Ex-Girlfriend Said to Have Stalked, Harassed Ex-Boyfriend, Convicted in His Murder

 A young woman accused of committing the "ultimate act of obsession" -- stalking, harassing and shooting her ex-boyfriend -- was convicted of first degree murder in his death, a jury decided. 

Vegas Bray, 27, was found guilty of first degree murder and a gun allegation for shooting to death her ex-boyfriend, Victor Saucedo, in his own apartment.

Deputy District Attorney Harrison Kennedy accused Bray of committing the “ultimate act of obsession” when she allegedly entered Saucedo’s apartment and shot him nine times with hollow point bullets.

Kennedy said that Bray used a .38 revolver, and had to reload the gun to continue shooting Saucedo.

Bray was taken into the Sheriff’s Department for questioning immediately after the shooting on Tuesday, but was arrested shortly after.

At her arraignment, Bray appeared emotionless but confident in court as she pleaded not guilty in front of over a dozen of Saucedo’s friends and supporters. Many of those friends described Bray as a volatile ex-girlfriend who allegedly stalked Saucedo for months before his death.

Saucedo, 28, was recently out of the military and was working and going to school to support his 7-year-old son, who spoke during an emotional candlelight vigil.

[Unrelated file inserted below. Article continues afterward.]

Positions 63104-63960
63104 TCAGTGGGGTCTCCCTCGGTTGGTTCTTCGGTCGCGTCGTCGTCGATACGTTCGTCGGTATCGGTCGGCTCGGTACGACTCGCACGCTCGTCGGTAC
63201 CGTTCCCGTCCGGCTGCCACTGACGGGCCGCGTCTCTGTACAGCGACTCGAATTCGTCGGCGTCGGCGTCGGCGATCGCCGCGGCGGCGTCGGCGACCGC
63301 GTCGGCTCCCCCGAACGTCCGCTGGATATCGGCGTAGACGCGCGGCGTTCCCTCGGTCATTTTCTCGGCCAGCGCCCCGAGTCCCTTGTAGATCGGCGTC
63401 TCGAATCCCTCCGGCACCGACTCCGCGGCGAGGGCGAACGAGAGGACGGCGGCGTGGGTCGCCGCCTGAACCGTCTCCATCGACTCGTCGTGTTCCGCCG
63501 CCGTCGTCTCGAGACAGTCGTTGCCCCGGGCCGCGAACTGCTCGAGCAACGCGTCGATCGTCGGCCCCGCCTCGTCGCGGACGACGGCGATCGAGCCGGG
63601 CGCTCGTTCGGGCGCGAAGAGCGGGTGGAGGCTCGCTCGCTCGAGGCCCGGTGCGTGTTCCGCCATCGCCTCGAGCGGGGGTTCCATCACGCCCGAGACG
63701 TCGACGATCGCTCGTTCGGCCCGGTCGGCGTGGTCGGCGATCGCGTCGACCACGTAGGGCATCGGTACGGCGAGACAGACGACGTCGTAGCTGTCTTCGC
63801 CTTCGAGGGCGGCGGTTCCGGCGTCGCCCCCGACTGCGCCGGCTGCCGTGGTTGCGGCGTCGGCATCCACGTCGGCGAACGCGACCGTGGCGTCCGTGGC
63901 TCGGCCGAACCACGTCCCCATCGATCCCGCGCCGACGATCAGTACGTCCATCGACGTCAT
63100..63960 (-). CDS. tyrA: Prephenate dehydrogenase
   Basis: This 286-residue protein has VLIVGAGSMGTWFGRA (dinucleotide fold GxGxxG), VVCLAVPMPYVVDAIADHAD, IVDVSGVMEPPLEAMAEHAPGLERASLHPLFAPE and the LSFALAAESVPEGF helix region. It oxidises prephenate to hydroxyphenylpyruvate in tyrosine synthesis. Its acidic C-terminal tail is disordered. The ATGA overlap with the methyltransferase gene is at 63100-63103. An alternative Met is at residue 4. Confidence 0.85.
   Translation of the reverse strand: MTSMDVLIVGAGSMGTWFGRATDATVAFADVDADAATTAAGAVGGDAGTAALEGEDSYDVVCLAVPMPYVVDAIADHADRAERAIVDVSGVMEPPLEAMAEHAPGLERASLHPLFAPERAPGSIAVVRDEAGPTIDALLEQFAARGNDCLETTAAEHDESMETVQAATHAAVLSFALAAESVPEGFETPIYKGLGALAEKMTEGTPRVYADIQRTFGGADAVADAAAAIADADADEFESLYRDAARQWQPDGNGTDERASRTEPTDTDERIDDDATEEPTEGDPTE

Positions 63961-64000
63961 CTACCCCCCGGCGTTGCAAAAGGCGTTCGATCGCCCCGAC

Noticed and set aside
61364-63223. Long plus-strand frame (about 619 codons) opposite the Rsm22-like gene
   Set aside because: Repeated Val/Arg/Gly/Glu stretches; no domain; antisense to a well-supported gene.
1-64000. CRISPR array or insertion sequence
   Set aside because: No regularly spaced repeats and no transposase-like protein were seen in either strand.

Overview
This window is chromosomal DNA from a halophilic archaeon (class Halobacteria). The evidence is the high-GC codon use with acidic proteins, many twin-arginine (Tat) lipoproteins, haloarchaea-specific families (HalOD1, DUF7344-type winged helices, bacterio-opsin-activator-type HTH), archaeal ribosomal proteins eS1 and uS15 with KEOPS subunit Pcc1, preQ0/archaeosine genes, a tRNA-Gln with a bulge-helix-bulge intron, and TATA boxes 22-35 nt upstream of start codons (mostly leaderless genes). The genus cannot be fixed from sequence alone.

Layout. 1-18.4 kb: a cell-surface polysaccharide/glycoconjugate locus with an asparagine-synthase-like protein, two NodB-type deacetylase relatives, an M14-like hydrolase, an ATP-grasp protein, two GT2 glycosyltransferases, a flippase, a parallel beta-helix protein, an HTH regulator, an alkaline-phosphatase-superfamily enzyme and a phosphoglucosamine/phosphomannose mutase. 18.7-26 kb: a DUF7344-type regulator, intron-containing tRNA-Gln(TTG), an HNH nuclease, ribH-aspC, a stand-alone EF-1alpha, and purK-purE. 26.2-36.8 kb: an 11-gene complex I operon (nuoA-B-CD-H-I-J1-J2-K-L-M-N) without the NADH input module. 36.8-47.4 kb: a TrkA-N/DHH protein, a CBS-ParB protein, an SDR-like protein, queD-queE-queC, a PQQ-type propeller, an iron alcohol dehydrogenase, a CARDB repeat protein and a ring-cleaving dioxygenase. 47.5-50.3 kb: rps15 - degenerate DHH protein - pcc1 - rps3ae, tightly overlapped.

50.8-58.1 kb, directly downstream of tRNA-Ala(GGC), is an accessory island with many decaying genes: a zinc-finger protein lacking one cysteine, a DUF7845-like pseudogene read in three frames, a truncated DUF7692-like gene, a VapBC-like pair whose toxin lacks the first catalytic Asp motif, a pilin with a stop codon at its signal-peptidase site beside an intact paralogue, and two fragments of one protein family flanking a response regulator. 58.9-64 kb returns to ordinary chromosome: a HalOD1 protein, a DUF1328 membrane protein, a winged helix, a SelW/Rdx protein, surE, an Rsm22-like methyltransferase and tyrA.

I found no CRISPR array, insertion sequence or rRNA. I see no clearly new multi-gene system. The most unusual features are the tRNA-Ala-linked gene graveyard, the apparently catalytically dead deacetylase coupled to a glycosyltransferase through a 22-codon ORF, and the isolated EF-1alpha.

His friends told NBC 7 that he had struggled with Bray since they broke up about a year ago. At one point, Saucedo even moved to a different apartment to try to avoid her.

“She wouldn’t leave him alone. They broke up. She couldn’t get over it,” said the victim's former fiancée Zulema Reyes in a previous article.

During the readiness hearing, Kennedy agreed that Bray was trying to rekindle her relationship with Saucedo.

According to the Sheriff’s Department, Saucedo reported vandalism to them multiple times. The calls were investigated, but no one was arrested and authorities did not identify a suspect.

Reyes recalled damage from eggs, paint, vinegar and jelly jars thrown at Saucedo's home. She blamed Bray for those incidents.

Saucedo’s best friend Jeremiah Messenger told friends that Saucedo didn't think officials took him seriously because he was a man complaining about a woman. Because there was no physical harm to him and no one else had witnessed it, there was nothing they could do, Messenger added.

According to several of Saucedo’s friends, Bray, pictured right, was employed at “Little Darlings” adult cabaret in Lemon Grove and was a former sailor in the Navy.

Court records show she had a traffic violation in 2008 and an arrest for grand theft in 2007 in which she pleaded no contest to petty theft. As a result, she paid a fine and attended shoplifting rehabilitation program.

In response to the allegations against Bray, her mother previously told NBC 7 that she was likely trying to defend herself, and that she would have never commit such an act unless the circumstances were dire.

She will be sentenced Jan. 8. 

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